These results extended to improving the time to cytotoxic chemotherapy at 38 events in the combination arm vs 65 in the placebo arm (HR, 0.46; 95% CI, 0.31-0.79; P = .0001) and a median PFS2 of 36.4 months (95 CI, 364.4-NR) and 28.1 months (95% CI, 24.5-NR), respectively (HR, 0.57; 95% CI, 0.39-0.85; P = .0045).
An objective response rate (ORR) of 67.1% was observed in the combination arm, with 38.4% of those responses being complete responses. The stable disease rate was of 26% and 5.6% of the remaining patients on the combination arm had progressive disease. In comparison, the ORR was 40% in the placebo arm with 18.5% of those responses being complete, 32.3% had stable disease and 20% had progressive disease.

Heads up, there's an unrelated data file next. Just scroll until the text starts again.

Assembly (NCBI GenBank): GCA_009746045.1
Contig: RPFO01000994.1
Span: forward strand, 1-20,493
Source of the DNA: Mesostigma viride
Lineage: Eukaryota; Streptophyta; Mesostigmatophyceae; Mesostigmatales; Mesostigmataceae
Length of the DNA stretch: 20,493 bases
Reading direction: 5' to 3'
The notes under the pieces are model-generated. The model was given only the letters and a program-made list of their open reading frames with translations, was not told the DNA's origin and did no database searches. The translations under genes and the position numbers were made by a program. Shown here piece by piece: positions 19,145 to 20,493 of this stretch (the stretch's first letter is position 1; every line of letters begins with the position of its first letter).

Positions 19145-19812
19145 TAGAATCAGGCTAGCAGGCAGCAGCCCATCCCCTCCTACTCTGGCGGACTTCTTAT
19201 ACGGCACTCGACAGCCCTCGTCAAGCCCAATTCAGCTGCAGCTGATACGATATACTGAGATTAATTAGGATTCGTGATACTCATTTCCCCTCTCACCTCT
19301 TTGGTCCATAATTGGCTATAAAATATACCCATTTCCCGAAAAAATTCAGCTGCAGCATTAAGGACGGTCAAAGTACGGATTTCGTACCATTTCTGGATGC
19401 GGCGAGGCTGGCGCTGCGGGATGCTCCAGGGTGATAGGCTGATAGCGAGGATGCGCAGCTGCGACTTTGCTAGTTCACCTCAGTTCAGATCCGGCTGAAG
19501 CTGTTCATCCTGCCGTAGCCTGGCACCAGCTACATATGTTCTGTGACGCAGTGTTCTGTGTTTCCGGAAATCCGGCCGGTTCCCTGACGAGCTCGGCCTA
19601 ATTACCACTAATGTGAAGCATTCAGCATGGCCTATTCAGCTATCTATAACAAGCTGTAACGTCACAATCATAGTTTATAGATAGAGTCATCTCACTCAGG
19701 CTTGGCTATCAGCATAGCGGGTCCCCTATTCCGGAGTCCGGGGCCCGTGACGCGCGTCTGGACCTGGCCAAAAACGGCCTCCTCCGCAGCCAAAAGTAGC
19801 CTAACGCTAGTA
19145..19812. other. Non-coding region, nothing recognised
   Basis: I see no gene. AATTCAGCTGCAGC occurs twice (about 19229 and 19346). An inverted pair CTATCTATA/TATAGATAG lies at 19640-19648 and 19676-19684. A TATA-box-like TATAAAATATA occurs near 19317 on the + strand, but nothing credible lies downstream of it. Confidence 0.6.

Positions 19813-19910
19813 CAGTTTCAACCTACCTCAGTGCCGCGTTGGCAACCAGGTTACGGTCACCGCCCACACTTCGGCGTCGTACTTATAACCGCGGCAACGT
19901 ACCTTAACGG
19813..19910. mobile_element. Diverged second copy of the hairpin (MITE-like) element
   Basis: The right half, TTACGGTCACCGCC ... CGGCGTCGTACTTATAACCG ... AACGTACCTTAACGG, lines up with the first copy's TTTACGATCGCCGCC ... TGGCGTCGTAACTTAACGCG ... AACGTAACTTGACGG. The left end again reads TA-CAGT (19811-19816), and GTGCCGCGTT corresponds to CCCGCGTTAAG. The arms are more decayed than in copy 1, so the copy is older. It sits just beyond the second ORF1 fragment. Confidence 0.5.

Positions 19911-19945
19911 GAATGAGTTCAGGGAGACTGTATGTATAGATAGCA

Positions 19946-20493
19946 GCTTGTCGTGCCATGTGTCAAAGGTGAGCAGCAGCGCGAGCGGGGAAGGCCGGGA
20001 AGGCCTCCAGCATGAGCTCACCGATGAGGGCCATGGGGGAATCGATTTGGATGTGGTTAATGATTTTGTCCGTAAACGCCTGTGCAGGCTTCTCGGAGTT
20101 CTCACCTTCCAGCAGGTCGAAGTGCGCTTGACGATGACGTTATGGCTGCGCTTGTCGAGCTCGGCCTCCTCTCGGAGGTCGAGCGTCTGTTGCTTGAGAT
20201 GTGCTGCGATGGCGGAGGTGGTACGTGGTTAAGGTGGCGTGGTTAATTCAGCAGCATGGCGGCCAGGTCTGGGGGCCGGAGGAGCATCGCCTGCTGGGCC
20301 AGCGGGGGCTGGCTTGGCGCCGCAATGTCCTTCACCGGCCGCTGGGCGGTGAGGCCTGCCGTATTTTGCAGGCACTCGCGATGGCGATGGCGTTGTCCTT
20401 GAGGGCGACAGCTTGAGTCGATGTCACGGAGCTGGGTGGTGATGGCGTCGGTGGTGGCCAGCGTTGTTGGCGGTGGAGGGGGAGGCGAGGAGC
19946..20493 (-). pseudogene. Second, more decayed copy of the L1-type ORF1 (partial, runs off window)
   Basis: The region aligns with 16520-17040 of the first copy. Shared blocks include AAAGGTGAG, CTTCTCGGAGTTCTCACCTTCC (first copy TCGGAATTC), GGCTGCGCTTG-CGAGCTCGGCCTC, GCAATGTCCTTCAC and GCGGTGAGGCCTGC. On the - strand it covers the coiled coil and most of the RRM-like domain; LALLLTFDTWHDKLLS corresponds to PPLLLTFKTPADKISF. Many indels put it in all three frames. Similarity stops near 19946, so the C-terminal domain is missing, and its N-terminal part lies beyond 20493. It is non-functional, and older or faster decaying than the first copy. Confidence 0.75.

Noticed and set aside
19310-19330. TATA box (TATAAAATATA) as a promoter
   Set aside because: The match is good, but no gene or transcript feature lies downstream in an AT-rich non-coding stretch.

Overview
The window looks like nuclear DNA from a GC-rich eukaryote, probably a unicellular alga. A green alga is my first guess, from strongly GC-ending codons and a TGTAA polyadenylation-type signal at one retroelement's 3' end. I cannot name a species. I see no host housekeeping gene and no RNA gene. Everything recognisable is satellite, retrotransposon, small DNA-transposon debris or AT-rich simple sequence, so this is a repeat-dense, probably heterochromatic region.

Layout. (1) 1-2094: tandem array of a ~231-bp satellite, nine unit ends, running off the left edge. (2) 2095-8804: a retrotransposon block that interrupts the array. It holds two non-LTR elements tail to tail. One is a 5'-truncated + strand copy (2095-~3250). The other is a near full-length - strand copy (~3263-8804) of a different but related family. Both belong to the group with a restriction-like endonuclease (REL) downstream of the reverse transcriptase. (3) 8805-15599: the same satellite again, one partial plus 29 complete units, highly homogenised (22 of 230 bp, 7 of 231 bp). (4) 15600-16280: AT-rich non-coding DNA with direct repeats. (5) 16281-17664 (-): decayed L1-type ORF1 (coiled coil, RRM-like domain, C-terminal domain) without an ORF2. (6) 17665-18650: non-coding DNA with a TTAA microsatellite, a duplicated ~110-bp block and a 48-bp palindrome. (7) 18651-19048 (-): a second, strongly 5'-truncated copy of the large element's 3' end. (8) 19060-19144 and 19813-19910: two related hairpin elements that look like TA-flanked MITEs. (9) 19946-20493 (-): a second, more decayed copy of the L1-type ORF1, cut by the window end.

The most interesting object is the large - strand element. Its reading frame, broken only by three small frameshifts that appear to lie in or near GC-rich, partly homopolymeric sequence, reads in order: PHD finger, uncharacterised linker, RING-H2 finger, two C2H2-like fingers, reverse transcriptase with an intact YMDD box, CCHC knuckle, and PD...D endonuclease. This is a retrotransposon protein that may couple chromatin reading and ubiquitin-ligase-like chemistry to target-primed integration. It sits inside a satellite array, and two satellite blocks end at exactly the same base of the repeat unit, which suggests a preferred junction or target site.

Ultimately, no new safety signals were identified with the combination regimen, but grade 3-4 treatment emergent adverse effects (TEAEs) made were seen in 66.2% of patients on the combination therapy vs 37.2% of those on the placebo and enzalutamide treatment. Dose interruption of talazoparib due to an adverse effect (AE) was seen in 67.2% of patients compared with 19.6% of those on the placebo arm and just over half of patients (55.6%) in the combination arm had to dose reduce their talazoparib.
Still, discontinuation rates were low in the combination arm at 10.1% compared with 7% in the placebo arm, and AEs of interest with talazoparib remained low with no reported cases of myelodysplastic syndrome or acute myeloid leukemia. Fizazi also highlighted that the use of talazoparib and enzalutamide prolonged the time to a clinically meaningful deterioration of quality of life at a median of 27.1 months (95% CI, 21.2-NR) compared with 19.3 months (95% CI, 16.6-23) in the placebo arm (HR, 0.69; 95% CI, 0.49-0.97; P = .032).
“Based on these data, I believe that talazoparib plus enzalutamide, if approved, should become a standard of care for patients with mCRPC [with] HRR alterations, [and] mostly those with BRCA alterations,” Fizazi concluded.